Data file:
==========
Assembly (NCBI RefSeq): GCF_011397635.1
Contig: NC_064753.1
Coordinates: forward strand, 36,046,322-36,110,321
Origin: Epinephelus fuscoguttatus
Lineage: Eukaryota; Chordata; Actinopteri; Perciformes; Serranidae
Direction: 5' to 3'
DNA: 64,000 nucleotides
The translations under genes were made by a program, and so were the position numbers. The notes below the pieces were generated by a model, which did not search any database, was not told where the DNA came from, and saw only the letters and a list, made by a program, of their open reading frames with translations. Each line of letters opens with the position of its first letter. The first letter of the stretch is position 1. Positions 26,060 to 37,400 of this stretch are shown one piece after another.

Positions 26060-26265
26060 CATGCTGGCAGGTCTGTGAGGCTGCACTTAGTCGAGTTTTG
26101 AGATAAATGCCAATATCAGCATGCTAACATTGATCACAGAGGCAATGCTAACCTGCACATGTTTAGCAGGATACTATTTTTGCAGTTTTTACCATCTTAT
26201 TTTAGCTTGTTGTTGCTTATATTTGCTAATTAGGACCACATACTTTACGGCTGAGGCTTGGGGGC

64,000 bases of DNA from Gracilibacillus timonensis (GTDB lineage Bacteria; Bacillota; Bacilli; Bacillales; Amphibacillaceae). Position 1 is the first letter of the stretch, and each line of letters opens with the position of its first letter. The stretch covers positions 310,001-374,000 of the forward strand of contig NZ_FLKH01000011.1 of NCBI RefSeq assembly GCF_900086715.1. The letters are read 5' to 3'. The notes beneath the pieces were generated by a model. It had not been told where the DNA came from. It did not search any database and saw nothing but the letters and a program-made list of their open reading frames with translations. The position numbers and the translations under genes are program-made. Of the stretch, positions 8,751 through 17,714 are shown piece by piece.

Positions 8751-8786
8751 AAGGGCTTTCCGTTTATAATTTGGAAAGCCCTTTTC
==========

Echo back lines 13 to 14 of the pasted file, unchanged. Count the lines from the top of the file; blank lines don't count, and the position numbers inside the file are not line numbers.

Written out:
64,000 bases of DNA from Gracilibacillus timonensis (GTDB lineage Bacteria; Bacillota; Bacilli; Bacillales; Amphibacillaceae). Position 1 is the first letter of the stretch, and each line of letters opens with the position of its first letter. The stretch covers positions 310,001-374,000 of the forward strand of contig NZ_FLKH01000011.1 of NCBI RefSeq assembly GCF_900086715.1. The letters are read 5' to 3'. The notes beneath the pieces were generated by a model. It had not been told where the DNA came from. It did not search any database and saw nothing but the letters and a program-made list of their open reading frames with translations. The position numbers and the translations under genes are program-made. Of the stretch, positions 8,751 through 17,714 are shown piece by piece.

Positions 8751-8786